"I like it. It's comfortable for the most part, although now and then I need to stretch out my toes and my wings, then change legs." He replied, with a blink.

"I heard a loud kerfuffle last night and saw you chasing a bird. Did you kick your babies out of the nest?" I enquired, changing the subject without a clean segue.

The Zen Master looked very Zen and wise and noble. He said, "It was time. The young ones need to learn how to stand on one leg on their own. They must learn to fly the nest, stretch their wings and make their own way. Otherwise they will never know their own strength and capabilities. Sometimes it is through challenge and adversity, we then find out who we really are. Not the young of another Magpie, or the sibling, but a Magpie in one's own right."

This had been a lesson I had learned during my own Spiritual journey. After many years of classes and courses, learning and asking questions, there came a time when I knew I had to trust myself. It was time to listen to my own inner guidance and find my own way, my own truth, not someone else's. It wasn't easy. Especially the times when I felt I had been abandoned even by Spirit. Nobody was talking or saying anything, and nobody else seemed to understand but somehow we keep going. It can be a very lonely path but I suppose it is a very personal experience. I knew Magpie's babies would be fine. After all I had been helping to feed them too since birth. We were all One Family.

The next day Master Zen was standing on one leg looking at me from behind a pair of dark sunglasses, trying to look like a real Magpie.

I decided to ask him one of my questions so I quietly, carefully and gently inquired, "Master Zen, how do you find peace?"

He blinked behind his sunglasses, paused, looked and stood firm on one leg then didn't answer. I wonder if they only speak when I have figured things out for myself.

I decided to throw a curve ball and inquired, "Why did you steal my socks?"

He came right back with, "Who said I did?"

"I saw you! I must admit when the first one went missing I thought it might have blown off the balcony in the wind. A few days later I saw you take off with the second one. The thing is, I now have one pink and one purple sock, do you want to trade so I have a matching pair?" I asked.

"I can't do that, I lost one. It dropped out of my beak about two miles along the beach," he confessed.

I knew this to be true because I stumbled upon it during one of my walks, all dirty and wet in the sand. I thought it might be worth asking the question, "Do you happen to know anything about a Rhodochrosite crystal pendant? It went missing a while ago. Is it adorning Mrs Pie's neck?"

"I am not a common thief, I have you know. Native American Indians have me as their Totem!" He rebuked quite tersely and seemed to be offended at the implication. "Where did you lose it?"

"I think the last time I saw it was in my planter box, on my balcony garden a few years ago," I answered. I was not sure about the Native American Indian totem animal comment.

"Well if you choose to put your crystals in the garden, it's a case of finders keepers in my book. How would I know they aren't for general collection? Why did you put it in the garden?"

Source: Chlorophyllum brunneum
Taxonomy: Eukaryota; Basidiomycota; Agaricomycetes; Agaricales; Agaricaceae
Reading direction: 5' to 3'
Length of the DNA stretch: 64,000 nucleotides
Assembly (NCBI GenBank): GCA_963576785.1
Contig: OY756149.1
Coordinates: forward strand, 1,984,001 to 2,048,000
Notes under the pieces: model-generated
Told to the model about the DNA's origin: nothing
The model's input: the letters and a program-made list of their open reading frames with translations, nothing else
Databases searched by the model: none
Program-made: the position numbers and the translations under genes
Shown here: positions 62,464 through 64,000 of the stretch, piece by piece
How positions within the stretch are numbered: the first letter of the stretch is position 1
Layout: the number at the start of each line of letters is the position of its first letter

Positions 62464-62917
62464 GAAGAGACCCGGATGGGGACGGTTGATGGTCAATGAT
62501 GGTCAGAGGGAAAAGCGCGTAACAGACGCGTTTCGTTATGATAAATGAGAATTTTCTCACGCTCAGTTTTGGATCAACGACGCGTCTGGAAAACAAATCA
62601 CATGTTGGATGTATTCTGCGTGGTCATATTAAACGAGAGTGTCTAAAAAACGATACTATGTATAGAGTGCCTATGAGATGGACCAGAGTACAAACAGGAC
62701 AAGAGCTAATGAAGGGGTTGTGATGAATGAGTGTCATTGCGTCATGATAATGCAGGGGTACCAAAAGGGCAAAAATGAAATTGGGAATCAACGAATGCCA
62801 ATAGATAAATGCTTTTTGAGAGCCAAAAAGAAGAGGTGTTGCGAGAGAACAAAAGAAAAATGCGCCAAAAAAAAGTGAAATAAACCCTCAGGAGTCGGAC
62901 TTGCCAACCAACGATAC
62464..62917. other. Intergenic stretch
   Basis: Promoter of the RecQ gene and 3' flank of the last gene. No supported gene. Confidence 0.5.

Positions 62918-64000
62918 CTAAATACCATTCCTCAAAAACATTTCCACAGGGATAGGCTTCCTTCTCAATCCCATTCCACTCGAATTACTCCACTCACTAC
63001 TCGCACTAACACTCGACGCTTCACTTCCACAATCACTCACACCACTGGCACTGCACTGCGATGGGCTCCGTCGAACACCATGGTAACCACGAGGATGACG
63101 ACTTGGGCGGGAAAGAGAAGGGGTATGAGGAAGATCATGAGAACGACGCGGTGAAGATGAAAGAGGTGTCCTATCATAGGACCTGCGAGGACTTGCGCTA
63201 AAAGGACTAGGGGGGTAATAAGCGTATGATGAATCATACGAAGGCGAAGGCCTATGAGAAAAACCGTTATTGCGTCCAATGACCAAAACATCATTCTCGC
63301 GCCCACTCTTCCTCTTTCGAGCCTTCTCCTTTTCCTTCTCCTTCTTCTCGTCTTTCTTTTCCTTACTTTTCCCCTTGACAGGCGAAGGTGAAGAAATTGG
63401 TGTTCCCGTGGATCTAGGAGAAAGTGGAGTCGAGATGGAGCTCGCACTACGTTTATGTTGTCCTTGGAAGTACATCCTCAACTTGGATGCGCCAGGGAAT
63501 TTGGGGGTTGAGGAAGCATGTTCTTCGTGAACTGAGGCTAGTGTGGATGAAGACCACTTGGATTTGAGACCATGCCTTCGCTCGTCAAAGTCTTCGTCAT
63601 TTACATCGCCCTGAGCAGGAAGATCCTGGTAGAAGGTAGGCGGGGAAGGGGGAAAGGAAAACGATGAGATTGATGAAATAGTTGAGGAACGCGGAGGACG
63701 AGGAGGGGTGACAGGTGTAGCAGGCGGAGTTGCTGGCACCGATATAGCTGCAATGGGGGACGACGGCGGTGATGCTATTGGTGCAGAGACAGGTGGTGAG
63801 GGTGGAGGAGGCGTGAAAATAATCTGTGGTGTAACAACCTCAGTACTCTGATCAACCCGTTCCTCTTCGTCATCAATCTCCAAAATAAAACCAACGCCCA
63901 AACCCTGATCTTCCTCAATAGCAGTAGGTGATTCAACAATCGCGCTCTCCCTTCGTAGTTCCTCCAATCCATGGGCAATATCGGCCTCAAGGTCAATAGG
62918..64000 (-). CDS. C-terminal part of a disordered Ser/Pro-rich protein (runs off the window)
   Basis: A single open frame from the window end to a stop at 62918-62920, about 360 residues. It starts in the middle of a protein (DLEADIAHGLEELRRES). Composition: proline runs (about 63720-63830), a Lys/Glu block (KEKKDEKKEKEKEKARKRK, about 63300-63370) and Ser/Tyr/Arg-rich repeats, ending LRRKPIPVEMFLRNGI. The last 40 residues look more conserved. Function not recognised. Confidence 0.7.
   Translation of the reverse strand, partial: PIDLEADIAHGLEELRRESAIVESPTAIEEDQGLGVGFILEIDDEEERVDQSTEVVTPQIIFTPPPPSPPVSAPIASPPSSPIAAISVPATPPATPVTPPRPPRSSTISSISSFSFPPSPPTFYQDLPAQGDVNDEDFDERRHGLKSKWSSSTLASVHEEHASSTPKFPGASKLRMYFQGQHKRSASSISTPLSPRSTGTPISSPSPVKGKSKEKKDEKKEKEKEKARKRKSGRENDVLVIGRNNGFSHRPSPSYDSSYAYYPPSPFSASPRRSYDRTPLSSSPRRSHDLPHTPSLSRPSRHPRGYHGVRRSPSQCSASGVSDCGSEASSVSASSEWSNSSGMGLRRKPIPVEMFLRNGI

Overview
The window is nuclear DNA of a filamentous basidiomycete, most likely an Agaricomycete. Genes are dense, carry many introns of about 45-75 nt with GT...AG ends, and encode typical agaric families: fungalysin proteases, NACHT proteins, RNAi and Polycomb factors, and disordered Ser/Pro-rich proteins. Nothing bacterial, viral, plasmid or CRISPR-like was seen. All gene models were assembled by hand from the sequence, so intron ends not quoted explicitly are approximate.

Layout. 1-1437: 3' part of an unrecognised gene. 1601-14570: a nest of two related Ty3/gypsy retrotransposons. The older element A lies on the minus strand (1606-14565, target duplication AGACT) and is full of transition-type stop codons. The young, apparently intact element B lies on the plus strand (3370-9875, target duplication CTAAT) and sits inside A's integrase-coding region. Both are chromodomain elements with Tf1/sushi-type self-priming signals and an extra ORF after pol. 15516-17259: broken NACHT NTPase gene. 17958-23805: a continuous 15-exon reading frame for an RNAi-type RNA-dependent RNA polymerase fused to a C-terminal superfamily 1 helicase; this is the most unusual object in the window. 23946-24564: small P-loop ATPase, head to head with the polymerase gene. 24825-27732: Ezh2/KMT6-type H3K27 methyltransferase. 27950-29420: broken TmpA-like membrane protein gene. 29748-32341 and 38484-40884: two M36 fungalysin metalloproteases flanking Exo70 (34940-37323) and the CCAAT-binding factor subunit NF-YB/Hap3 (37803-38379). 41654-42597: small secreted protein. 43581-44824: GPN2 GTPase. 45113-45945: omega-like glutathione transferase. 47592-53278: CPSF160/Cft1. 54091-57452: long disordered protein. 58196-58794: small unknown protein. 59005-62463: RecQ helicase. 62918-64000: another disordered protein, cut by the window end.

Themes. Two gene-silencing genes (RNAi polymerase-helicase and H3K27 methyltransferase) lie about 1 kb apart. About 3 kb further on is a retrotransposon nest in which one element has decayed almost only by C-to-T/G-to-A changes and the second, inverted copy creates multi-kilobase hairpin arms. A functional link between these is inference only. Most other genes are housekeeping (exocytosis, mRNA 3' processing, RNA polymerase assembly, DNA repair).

"I like to place as many crystals as I can, under the Full Moon light to recharge and bathe in the energy. I tend to place them on the floor of my bedroom or on the windowsill at this place, just so they don't grow legs and walk off," I replied.

"I haven't seen it," he answered, indignantly.

At least Magpie was in a better mood these days. From August to October he and Mrs Pie are very angry, feral birds. Irritable, they chased away all the neighbours and ran Kooky right out of town.

At that moment a large, glossy, black Crow flew down through the middle of the buildings shouting, "Storm Coming! Storm Coming! Stormmmmm Approaching!!!!"

Introducing Bindi

A group of six Lorikeets had burst onto the railing, one almost sliding right off again in a flash of red, yellow and green. Rainbow Lorikeets are beautiful and I love them dearly. They are funny, curious, cheeky, brave and very clever birds. My friend Short Beak, flew straight onto my head as he has done for many years now, following me from place to place. At my last abode I immediately knew it was he. Apart from his lightly coloured orange feathers and his short beak, as soon as I opened the window, he flew straight in and sat on my head. I was so delighted he had found me. Before long, word was out on Bird Net and the whole gang had turned up, as they had here too on my railings.

I love to watch these birds. They sit on my shoulder and my hand. They hop about and bounce and jump. They have red beaks, red eyes, green wings and body, blue or purple feathered heads, and red, yellow and orange chests. When they fly they are a flash of colour like a rainbow and they whistle and shout at the top of their voices. And they are they biggest sticky beaks you will ever find.

I will never forget watching the two birds over at the college, further down on the estate. They were jostling for pole position up high in the Palm Tree, nudging each other further in front to watch the filming of "The Great Gatsby." They almost fell off their perch in excitement. I must admit I too am a sticky beak because I was there watching the whole thing but mostly laughing at my two little friends and how big their eyes were watching all the action.